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Greenpeace busted for cleaning Canberra’s filthy streets?

By johnboy - 28 September 2009 16

[First filed: Sep 22, 2009 @ 14:22]

Greenpeace are claiming that two of their “dirtyk#vvers” were “apprehended” trying to clean their message onto Canberra’s dirty concrete near Parliament House as part of their Dirt Kev campaign.

Without wanting to re-visit the entire climate change debate, what are your thoughts on stencillers cleaning their message onto a surface rather than painting it?

Clean Graffiti?

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UPDATE: The ABC’s reporting on air that the charges have been thrown out, so hose away lads!

FURTHER UPDATE: And here’s the story.

What’s Your opinion?


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16 Responses to
Greenpeace busted for cleaning Canberra’s filthy streets?
Fisho 6:01 pm 28 Sep 09

I wonder if the greens would have come in to bat for them if their message was against climate change?

monomania 4:26 pm 28 Sep 09

If they were using tap water they could be fined for breaking water restrictions. $200 for an individual, $1000 for a corporation.

Deadmandrinking 3:10 pm 28 Sep 09

Damn straight there’s no evidence. Good on them, I encourage more of it!

Rawhide Kid No 2 2:50 pm 28 Sep 09

I would let them use my very muddy (dusty) car for their protests if they want.

busgirl 8:56 pm 21 Sep 09

Skidbladnir…are you one of those talking law books?

…cleaning their message on concrete?…why not try something a bit more creative like mowing their message in the grass at Bruce Stadium?

eh_steve 4:05 pm 21 Sep 09

Re-reading that last hastily banged out sentence, I should clarify that I mean I wouldn’t be surprised if pointing a gurney at them point blank WOULD be a factor in “degrading its function or contributing to accelerated deterioration.”

eh_steve 4:03 pm 21 Sep 09

It’s every bit as visible as graffiti done with paint, and it would likely be every bit as expensive to remove as graffiti done with paint. Why should their be any distinction betwen this and any other form of vandalism?

With those sandstone blocks Al, I wouldn’t be surprised if pointing a gurney at them point blank would not be a factor in “degrading its function or contributing to accelerated deterioration.”

Pommy bastard 2:26 pm 21 Sep 09

caf said :

This is just the political version of drawing “wash me” in the dust on someone’s Camry.

Agreed, it’s a shame the poll doesn’t offer the option to tick “Grow up FFS!”

Deadmandrinking 1:50 pm 21 Sep 09

Just stupid, goes to show the ridiculousness of our boys in blue in their eternal campaign to block free speech in this country.

Beau Locks 12:00 pm 21 Sep 09

Top work Greenpeace. I hope their new verb use sticks as well. (Sorry to the other Kevs out there.)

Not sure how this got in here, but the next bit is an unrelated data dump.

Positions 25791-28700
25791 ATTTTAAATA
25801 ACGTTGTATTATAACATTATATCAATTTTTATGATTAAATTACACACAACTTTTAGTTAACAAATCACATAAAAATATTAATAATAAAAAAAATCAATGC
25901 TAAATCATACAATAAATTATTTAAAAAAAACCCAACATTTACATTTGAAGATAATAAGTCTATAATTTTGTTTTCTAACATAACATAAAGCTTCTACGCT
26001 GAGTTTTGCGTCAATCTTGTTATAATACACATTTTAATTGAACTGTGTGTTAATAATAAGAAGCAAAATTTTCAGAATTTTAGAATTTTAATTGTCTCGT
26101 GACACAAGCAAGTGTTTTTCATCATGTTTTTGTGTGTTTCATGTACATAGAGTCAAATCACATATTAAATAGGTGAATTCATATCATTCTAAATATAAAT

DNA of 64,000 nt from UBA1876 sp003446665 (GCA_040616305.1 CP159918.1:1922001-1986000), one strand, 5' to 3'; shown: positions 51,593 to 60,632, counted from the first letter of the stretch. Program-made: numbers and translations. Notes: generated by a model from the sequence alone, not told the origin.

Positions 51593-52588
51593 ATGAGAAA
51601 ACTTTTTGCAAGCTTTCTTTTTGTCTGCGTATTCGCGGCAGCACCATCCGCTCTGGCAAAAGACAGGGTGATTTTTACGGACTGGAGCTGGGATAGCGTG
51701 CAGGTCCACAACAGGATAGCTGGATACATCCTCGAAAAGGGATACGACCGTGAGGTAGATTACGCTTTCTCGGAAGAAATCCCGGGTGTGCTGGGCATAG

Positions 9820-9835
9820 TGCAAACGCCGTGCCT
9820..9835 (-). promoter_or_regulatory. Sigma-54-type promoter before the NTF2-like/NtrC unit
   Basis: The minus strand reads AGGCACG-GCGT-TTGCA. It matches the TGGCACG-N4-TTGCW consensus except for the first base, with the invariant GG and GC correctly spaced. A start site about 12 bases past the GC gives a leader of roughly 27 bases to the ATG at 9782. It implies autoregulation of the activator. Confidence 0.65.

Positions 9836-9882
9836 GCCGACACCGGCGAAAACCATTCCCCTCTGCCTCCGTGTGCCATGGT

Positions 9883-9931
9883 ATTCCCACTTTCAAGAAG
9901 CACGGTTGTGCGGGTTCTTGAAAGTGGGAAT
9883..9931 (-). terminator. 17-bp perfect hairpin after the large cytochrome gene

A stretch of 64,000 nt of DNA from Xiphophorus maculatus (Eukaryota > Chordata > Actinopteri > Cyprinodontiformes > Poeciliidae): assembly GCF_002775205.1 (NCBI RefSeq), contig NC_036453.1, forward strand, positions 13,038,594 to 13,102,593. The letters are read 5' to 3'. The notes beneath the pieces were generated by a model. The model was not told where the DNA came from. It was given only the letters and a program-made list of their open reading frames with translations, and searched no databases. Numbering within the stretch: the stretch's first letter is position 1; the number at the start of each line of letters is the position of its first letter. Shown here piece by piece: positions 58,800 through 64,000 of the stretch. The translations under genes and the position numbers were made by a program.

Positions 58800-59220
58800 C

housebound 11:10 am 21 Sep 09

There’s no damage. Should the authorities arrest someone – eg God – every time it rains?

Maybe these protestors should have been arrested under water conservation laws.

WanniAss 11:05 am 21 Sep 09

Wouldn’t this mean that the guys who stencil numbers on driveways, usually the gutter bit, are committing an offence? Was Steve Pratt fined after the infamous grafitti clean up?

Maybe it was heritage listed dirt

Gungahlin Al 10:54 am 21 Sep 09

I love this idea. One viral video coming up…

And if the worst that comes from it is the government needs to turn around and actually clean the building, then great outcome all around.

Skid, I think the test on “interfering” would be as to degrading its function or contributing to accelerated deterioration. Hard to argue that cleaning would do either (even if it is only selective cleaning).

I think their only mistake was going too close to APH. I would have found out where various ALP people live/stay when in town and done all the footpaths around those areas. There’s plenty enough places need cleaning in Canberra…(People seem to think that just because something is raw concrete it means it never needs maintenance – bull.)

caf 10:47 am 21 Sep 09

This is just the political version of drawing “wash me” in the dust on someone’s Camry.

Skidbladnir 10:42 am 21 Sep 09

Depends.
Roads and Public Places Act 1937
Section 7: Damage to or interference with public places and property on them

Any person who—
(a) wilfully or negligently damages or suffers or causes damage to be done to; or
(b) without the written permission of the Minister or a roads and public places officer (proof of which lies on the person accused), interferes with;
any public place or any kerbstone, watertable, gutter, footpath or other work on it or any fence, post, lamp, lamp post, structure or other property of the Territory in any public place, commits an offence.
Maximum penalty: 50 penalty units, imprisonment for 6 months or both.

Penalties:
The value of a penalty unit for an offence at the republication date is—
(a) if the person charged is an individual—$100; or
(b) if the person charged is a corporation—$500.

If the layer of accreted scum on a kerbstone is considered part of that kerbstone, or contributes to its material appearance, you’re damaging it (part a).
By cleaning it, you’d be interfering with it (part b).

So pay up, bitches.

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